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George Wythe McCook

November 2, 1821 – December 28, 1877

A member of the famed "Fighting McCooks," former Ohio Attorney General George W. McCook was one of the first four brigade commanders of Ohio volunteers during the Civil War.

George Wythe; McCook was born at Canonsburg, Pennsylvania, on November 2, 1821. He was the second oldest son of Daniel McCook and Martha Latimer (McCook). McCook moved with his family to New Lisbon, Ohio in 1826 and later settled in Carrollton. He was educated at Ohio University. McCook studied law with Edwin M. Stanton, future Secretary of War in President Abraham Lincoln’s administration, and later became his partner in Steubenville, Ohio.

McCook served as an officer with the 3rd Ohio Regiment during the Mexican-American War (1846-1848). He served as attorney general of the State of Ohio from 1854 to 1856. Soon after the American Civil War began, McCook volunteered for service with the Union Army, and Governor William Dennison appointed him as one of the first four brigade commanders of Ohio volunteers. McCook’s poor health prevented him from seeing any combat action during the war. As lieutenant colonel of the 2nd Regiment Ohio Volunteer Infantry, McCook spent much of the war recruiting volunteers for several regiments. Dennison also appointed McCook as Ohio’s adjutant general. After serving in that capacity, he later accepted an appointment as colonel of the 157th Regiment Ohio Volunteer Infantry, a Hundred Days Regiment, and he supervised the prisoner-of-war camp at Fort Delaware. When the war ended, McCook was awarded the brevet rank of brigadier general of the volunteer army, dating from March 13, 1865.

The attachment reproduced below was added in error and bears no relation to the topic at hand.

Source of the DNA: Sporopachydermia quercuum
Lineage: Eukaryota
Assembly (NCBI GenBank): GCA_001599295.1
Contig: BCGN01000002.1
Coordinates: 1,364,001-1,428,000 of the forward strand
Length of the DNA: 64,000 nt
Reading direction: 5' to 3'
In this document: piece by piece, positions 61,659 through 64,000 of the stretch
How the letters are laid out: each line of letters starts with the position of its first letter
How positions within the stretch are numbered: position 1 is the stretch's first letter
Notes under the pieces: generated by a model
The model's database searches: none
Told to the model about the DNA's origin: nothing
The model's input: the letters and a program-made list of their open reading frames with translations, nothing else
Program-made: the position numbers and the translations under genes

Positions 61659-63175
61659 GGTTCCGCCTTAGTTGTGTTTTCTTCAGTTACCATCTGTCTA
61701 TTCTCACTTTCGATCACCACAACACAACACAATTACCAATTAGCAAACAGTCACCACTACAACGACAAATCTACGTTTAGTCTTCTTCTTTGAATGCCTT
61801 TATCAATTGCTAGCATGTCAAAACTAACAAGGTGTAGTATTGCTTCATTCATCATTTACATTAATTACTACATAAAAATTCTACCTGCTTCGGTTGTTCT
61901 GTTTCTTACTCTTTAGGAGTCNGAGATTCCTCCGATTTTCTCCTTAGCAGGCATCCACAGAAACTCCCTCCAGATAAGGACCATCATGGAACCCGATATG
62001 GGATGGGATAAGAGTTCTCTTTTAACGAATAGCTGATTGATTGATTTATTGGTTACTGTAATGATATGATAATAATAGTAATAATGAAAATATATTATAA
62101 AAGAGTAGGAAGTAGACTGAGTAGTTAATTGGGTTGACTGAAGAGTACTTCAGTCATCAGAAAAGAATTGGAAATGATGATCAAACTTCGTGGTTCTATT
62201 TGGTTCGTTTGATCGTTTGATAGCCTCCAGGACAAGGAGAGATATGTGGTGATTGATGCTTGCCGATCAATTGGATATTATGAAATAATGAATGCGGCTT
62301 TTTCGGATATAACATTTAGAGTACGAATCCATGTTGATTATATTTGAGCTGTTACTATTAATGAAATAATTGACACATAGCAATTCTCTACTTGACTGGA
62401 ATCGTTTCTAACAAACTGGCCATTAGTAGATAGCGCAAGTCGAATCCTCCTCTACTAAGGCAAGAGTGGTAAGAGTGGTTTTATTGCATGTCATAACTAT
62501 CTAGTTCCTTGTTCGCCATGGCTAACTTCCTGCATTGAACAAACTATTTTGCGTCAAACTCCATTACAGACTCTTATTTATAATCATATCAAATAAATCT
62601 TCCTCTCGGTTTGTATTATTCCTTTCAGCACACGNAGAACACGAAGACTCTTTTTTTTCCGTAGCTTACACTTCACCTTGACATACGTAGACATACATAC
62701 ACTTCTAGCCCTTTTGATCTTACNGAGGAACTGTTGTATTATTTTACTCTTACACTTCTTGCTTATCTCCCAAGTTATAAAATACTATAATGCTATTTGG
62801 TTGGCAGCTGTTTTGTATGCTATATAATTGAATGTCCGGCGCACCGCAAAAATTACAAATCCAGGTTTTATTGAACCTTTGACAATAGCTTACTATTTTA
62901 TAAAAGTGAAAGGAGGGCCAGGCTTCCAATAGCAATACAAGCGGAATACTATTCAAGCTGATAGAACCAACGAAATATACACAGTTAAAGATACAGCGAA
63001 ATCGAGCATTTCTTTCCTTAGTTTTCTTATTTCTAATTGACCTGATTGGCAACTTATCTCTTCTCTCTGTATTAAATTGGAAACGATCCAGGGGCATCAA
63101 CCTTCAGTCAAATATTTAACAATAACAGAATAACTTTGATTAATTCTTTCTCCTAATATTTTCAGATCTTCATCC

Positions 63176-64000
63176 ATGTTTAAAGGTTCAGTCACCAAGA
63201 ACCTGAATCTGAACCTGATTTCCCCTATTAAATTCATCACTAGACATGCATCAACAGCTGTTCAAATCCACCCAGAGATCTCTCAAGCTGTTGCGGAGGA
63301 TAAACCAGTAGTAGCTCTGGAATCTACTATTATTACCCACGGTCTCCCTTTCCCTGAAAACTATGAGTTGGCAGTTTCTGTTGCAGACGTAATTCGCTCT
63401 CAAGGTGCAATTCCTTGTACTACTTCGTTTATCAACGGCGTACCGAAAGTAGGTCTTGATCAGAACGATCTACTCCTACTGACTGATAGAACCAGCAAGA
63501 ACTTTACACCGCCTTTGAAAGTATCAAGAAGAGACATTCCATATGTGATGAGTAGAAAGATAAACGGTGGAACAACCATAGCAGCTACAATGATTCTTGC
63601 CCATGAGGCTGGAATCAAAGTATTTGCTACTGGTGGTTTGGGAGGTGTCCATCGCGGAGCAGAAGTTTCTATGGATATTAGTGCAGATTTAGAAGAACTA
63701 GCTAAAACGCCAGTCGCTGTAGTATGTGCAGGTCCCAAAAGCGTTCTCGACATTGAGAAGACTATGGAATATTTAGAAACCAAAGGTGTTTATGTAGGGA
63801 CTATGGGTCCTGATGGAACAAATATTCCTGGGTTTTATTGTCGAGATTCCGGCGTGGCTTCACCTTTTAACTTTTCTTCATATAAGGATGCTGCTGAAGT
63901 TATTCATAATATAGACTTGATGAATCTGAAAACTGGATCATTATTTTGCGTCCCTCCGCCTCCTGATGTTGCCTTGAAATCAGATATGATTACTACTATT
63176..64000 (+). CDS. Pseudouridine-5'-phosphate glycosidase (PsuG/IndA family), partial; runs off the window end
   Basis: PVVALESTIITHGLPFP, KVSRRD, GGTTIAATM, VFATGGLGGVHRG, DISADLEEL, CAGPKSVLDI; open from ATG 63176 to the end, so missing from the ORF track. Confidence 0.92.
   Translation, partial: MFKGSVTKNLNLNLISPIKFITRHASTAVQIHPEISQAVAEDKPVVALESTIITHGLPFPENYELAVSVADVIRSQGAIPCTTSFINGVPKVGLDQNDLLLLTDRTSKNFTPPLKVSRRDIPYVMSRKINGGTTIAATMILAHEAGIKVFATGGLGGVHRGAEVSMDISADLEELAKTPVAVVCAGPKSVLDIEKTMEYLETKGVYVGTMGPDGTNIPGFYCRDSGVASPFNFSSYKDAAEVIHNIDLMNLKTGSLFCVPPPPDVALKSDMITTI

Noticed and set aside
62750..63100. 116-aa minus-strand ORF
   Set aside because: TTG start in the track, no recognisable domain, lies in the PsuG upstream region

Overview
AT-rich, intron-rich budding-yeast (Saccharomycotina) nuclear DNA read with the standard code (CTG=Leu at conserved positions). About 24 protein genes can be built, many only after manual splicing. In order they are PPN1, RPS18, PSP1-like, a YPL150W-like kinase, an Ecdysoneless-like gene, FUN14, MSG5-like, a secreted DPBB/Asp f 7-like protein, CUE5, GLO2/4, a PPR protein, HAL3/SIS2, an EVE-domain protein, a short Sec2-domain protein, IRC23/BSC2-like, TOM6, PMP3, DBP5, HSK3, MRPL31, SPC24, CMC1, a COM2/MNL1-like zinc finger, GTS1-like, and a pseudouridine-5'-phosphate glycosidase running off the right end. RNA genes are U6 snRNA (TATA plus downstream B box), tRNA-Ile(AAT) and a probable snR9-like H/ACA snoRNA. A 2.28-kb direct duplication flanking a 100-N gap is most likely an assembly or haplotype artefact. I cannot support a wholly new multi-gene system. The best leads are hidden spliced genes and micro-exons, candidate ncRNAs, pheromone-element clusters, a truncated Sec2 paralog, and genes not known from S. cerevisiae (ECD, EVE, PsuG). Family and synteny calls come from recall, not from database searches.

After the Civil War, McCook resumed his legal career in Steubenville. In 1871, he received the Democratic nomination for governor of Ohio, but he lost to another former Union Army officer, Colonel Edward F. Noyes, by more than twenty thousand votes.

McCook died on December 28, 1877. He was buried at Steubenville, Ohio

McCook was a member of the “Fighting McCooks,” fifteen family members who served the Union during the Civil War. McCook’s father, Daniel McCook, and his eight sons who served in the war were known as the “Tribe of Dan.” McCook’s uncle, John McCook, and five of his sons who served in the war were known as the “Tribe of John.” Daniel McCook, along with four of his sons (Latimer, Robert, Daniel Jr., and Charles) died from wounds received during the Civil War.

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